Small Taprooms Are On The Rise For Brewers

There's nothing like coming together over a nice cold one at the end of the day. That's what some craft brewers are banking on, at least.

NPR reports that there's a trend of independent breweries opening up taprooms, sometimes offering food and selling their beer directly to customers. The practice has become more popular thanks to the loosening of laws that don't allow brewers to sell beer to customers unless in a dining establishment. State laws required that most revenue came from food sales. In other words, breweries could only make the direct sale in a brewpub with a functioning kitchen.

Nowadays, it's easier for breweries to simply set up shop and pour brews for all — so much so that there are seven taprooms in a half-hour radius in a suburb of Boston, according to NPR. These taprooms also bring in 40 to 50% more profit than if the brewers sold wholesale to distributors.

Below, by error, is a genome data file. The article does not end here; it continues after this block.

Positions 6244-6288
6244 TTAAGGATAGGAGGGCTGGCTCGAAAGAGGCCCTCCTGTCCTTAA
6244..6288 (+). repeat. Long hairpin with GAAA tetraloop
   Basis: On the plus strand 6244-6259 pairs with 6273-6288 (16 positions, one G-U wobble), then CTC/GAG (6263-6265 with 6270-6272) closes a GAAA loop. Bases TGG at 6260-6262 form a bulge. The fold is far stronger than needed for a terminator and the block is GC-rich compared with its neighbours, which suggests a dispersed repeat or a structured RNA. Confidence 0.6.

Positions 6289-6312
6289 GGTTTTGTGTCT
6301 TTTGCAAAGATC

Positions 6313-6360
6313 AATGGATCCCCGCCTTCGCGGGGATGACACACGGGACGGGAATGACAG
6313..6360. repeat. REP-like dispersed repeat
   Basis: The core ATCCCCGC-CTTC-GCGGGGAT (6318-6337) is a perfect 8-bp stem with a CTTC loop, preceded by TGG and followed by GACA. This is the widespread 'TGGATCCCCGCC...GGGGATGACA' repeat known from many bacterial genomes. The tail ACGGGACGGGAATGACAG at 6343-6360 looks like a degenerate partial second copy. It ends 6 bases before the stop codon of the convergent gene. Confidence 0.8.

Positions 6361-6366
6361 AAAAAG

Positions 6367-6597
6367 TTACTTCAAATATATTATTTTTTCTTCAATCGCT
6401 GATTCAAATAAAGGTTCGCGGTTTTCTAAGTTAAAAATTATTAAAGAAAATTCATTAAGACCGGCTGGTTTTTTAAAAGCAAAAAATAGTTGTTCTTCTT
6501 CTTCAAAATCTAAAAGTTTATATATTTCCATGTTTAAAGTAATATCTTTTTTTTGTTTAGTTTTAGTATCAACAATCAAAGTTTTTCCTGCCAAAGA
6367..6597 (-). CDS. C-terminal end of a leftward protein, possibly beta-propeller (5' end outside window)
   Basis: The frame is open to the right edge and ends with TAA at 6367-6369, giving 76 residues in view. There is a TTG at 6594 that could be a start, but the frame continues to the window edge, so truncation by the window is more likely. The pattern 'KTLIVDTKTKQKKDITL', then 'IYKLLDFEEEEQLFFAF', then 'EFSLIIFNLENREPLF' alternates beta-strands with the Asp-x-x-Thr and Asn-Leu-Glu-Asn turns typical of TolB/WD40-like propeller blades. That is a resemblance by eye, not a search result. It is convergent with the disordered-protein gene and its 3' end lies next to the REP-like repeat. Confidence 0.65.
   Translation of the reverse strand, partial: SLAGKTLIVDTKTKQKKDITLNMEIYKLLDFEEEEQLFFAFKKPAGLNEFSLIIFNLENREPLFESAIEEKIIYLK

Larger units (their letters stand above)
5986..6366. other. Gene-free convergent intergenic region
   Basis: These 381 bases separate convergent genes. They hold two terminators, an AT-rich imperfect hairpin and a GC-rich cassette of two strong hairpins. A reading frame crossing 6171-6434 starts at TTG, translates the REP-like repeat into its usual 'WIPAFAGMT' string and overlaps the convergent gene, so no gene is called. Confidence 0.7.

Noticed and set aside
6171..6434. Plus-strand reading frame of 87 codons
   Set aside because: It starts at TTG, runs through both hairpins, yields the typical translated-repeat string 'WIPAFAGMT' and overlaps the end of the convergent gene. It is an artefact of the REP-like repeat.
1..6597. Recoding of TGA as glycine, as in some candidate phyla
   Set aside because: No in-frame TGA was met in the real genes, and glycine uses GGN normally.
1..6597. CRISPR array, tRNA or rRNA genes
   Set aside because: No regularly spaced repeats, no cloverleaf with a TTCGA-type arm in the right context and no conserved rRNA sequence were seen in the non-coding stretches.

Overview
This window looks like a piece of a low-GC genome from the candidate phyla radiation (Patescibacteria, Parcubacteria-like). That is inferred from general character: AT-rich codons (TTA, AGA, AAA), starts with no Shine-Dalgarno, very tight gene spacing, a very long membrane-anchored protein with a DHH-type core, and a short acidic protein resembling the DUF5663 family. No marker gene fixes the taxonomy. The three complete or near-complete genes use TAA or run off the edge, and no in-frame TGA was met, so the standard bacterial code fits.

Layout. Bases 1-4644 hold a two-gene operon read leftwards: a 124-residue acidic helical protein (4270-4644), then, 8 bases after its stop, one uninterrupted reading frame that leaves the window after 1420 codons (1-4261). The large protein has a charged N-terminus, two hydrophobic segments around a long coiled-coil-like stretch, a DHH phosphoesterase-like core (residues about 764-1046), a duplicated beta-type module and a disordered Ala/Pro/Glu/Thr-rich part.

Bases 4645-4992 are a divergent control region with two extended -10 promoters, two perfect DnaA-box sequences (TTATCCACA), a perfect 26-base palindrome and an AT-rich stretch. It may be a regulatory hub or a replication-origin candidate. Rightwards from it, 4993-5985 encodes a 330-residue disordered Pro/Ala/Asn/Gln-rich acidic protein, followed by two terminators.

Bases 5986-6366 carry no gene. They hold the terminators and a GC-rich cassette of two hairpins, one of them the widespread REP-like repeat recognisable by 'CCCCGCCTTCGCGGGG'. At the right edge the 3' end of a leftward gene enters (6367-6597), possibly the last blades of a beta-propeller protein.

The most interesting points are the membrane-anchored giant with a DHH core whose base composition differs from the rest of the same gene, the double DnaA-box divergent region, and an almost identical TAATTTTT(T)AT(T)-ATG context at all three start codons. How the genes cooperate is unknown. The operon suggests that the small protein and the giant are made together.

The chief economist of the Brewers Association, Bart Watson, tells NPR that many of these breweries are happy with their local status.

"Most new brewers are fairly content being in a locally distributed network," Watson says. "The era of moving up to a Boston Beer Company [maker of Sam Adams] is over. Beer lovers are much more likely to buy beer if they can visit taprooms."

And as study shows, craft breweries are driving tourism to cities like never before.